Local and state elections officials use a variety of methods to identify voters who have died or are otherwise ineligible to vote and cancel their voter registrations—including driver’s licenses changes and change-of-address notices that are filed with the United States Postal Service. 

Under federal law, clerks are required to keep voters on the rolls for two election cycles before fully canceling their registrations—even if they’ve received information that the voter has moved.

State officials said that waiting period is required because sometimes initial information suggesting that someone has moved does not mean they have actually changed their voting residency—including those who changed their address for school, work, or military service.

As a result, more than 532,000 inactive voter registrations are stuck in that waiting period and slated for cancellation in 2025, with another 94,000 registrations set to be canceled in 2027.

‘Get these people off the rolls’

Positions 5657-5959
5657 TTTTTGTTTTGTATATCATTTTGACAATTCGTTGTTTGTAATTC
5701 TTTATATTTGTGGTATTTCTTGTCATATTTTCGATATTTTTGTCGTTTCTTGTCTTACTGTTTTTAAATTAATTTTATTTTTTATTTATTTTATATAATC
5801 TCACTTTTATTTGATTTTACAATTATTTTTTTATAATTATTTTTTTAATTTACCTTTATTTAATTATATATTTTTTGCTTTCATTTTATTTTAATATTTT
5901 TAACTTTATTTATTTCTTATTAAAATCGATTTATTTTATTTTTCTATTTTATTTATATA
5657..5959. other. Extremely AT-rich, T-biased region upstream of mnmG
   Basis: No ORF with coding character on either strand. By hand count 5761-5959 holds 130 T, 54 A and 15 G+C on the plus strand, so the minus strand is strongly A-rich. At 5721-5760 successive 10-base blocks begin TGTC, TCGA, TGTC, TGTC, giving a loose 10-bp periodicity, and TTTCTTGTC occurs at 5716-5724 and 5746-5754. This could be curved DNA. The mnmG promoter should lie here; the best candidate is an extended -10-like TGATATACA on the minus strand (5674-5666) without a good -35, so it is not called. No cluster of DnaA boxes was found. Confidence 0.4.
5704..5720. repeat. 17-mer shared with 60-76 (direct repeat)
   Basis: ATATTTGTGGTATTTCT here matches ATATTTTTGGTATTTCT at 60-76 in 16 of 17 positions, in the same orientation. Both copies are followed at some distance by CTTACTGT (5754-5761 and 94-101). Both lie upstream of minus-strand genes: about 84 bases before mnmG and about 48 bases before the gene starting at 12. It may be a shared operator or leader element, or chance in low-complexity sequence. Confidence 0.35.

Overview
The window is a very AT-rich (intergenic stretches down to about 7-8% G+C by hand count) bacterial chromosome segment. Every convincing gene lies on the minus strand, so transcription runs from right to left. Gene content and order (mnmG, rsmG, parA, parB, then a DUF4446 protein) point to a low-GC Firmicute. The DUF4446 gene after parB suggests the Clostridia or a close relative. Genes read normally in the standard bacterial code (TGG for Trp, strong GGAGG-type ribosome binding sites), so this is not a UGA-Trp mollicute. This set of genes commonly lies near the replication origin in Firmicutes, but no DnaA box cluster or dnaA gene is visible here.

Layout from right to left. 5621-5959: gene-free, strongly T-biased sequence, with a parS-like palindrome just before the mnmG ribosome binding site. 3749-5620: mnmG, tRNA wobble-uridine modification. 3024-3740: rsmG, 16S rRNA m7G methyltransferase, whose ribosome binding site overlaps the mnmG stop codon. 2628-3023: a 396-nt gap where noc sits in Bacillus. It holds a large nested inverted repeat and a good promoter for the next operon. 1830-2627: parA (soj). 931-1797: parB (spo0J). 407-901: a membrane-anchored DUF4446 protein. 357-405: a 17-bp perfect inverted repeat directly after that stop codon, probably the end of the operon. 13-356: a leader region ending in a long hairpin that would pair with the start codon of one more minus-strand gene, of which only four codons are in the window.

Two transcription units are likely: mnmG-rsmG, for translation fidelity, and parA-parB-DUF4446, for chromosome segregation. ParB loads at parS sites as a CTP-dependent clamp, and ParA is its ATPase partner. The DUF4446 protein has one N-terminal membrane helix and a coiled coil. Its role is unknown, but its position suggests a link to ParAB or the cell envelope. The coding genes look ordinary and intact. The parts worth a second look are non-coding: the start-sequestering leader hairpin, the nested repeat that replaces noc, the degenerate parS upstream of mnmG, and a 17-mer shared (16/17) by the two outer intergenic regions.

A bombshell report published on Sunday by the New York Times first exposed a targeted, right-wing plot to expedite that cancellation schedule ahead of the 2024 presidential election—including a failed scheme to cancel registrations in Genoa and Waterford townships.

The activists are reportedly part of an expansive web of grassroots groups that formed after Trump tried to overturn his defeat in the 2020 election. Among their top priorities this year: Orchestrating mass challenges to voter registrations, largely in Democratic areas, based on the unfounded theory that Democrats are rigging elections in favor of their preferred candidates.

Their theory, however, has no grounding in fact

Investigations into voter fraud have found that it is exceedingly rare and that when it occurs, it is typically isolated or even accidental. Election officials have also said there is no reason to suspect that the systems for keeping voter lists up-to-date are failing.

Just last week, a federal judge dismissed a lawsuit against Benson’s office that alleged officials were allowing thousands of dead voters to remain on the voter rolls, finding that Michigan is “consistently among the most active states” in canceling the registration of dead voters.